• Third Person Perspective (you imagine as if you are watching a movie of yourself performing)

Both can be effective, but the most beneficial perspective is first person.  This perspective will usually be easier for performers to actual feel the production of the sound.  The third person perspective, although highly beneficial to the visually dominant, may not allow the performer to engage all the senses as fully as possible.

Ok, so you’ve discovered what your dominant learning-imagining style is, you’re committed to working to enhance your ability to imagine with the other senses as well, and you’ve committed to visualizing in a first person perspective, so now what?  Before we review a sample mental rehearsal script, I want to mention briefly how important relaxation is for mental rehearsal and any practice, for that matter .  Mental rehearsal or practice is most effective when preceded by a brief period of relaxation:

Start with a relaxation exercise:

  • Find a quiet place that is free from distractions
  • Slow yourself down and turn your attention to your breath
  • Start by breathing slowing and deeply:  breathe in on 5 counts, pause, and breathe out on 6 counts, repeat until calm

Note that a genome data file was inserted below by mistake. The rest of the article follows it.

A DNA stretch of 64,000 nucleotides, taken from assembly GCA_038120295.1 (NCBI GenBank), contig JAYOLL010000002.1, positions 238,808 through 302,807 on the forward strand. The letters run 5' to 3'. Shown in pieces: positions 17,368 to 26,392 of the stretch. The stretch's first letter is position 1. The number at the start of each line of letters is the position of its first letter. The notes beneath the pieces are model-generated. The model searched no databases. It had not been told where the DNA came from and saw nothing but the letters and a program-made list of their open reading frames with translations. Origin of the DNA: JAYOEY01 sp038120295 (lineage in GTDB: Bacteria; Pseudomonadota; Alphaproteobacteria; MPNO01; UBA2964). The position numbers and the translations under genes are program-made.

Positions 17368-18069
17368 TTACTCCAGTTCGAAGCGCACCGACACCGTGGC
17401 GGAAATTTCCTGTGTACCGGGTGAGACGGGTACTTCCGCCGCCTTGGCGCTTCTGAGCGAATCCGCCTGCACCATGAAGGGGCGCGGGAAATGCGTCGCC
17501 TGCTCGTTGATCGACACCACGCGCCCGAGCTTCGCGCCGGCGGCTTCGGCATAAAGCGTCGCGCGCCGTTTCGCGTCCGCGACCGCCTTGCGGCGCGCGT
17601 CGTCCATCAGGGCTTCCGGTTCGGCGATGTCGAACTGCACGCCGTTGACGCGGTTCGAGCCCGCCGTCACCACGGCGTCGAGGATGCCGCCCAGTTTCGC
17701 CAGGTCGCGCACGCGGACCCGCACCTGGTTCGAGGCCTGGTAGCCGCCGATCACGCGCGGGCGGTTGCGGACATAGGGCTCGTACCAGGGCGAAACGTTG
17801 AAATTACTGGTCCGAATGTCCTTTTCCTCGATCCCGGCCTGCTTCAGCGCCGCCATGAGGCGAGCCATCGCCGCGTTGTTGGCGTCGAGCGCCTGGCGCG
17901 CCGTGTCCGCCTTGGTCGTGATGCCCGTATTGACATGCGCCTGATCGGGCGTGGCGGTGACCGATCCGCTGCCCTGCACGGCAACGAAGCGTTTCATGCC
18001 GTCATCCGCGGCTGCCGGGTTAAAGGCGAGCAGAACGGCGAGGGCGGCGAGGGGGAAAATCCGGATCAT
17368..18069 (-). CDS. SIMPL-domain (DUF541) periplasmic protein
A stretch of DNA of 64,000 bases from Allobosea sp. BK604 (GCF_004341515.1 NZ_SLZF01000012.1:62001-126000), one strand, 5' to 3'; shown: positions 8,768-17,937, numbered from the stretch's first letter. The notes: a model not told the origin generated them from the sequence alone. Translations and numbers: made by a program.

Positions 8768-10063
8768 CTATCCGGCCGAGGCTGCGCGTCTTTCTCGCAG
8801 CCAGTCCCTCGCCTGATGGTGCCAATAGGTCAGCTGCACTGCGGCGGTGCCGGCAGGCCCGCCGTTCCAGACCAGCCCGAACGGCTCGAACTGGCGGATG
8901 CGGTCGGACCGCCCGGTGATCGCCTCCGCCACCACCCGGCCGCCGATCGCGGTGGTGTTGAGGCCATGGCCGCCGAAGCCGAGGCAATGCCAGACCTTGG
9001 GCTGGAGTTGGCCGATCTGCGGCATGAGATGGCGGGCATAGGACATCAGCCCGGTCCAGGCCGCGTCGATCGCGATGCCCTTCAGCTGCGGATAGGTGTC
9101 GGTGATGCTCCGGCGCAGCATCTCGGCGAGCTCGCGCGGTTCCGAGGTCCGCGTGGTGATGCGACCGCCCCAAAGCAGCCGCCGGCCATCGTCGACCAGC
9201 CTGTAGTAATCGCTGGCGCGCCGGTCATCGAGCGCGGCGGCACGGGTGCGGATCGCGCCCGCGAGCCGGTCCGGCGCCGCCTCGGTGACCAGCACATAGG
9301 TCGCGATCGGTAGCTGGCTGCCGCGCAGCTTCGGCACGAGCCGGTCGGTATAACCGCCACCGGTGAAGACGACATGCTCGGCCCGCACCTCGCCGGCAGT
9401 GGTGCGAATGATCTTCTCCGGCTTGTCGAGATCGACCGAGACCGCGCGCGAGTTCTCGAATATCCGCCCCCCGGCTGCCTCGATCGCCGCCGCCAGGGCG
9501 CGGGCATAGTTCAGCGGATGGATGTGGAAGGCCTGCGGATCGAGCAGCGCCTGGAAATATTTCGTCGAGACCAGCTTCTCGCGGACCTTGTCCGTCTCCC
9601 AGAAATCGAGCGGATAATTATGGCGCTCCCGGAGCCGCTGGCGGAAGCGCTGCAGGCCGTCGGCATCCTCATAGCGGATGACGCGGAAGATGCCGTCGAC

After you’ve reached a state of calm awareness, you can create your own mental rehearsal by going through the following steps:

Mastery Mental Rehearsal

  1. See, hear, and feel yourself performing a section or skill you are working on or a whole work
  2. Write down or dictate into your phone or voice recorder every detail you see, hear, and feel.
  3. Start with the minutes just prior to arriving at the venue, going through your warm-up, and the few minutes immediately before beginning.
  4. Go into vivid detail—notice what the venue looks like, the temperature, the atmosphere, the smells of the space, and the sounds of the audience.
  5. In addition to all that you observe, notice or imagine that you are totally relaxed, confident, and in complete control of your body and mind.  You may want to include affirmations and trigger words that remind you of the way you want to be during this performance.
  6. Perform (in your mind) the whole section, skill, or selection—seeing, feeling, and hearing yourself ideally executing and performing.  Feel yourself moving through each challenge with ease, strength, and endurance.
  7. After completing your mental rehearsal, jot down some short statements of relaxation and remind yourself of your complete calm, confidence, and mental toughness.  Repeat your trigger words or write new ones that are more appropriate.

Scripts

The steps outlined above are an example of a mastery mental rehearsal or visualization script that you can modify to use to supplement your practice.  In step 2 you were asked to write these descriptions down or record them.  When you complete the rehearsal and reach step 7, review the script.  Re-read and edit it.  Then you can dictate it at a slow speed into your phone or voice recorder.  Once you have it recorded, listen to it at least once a day before an upcoming performance.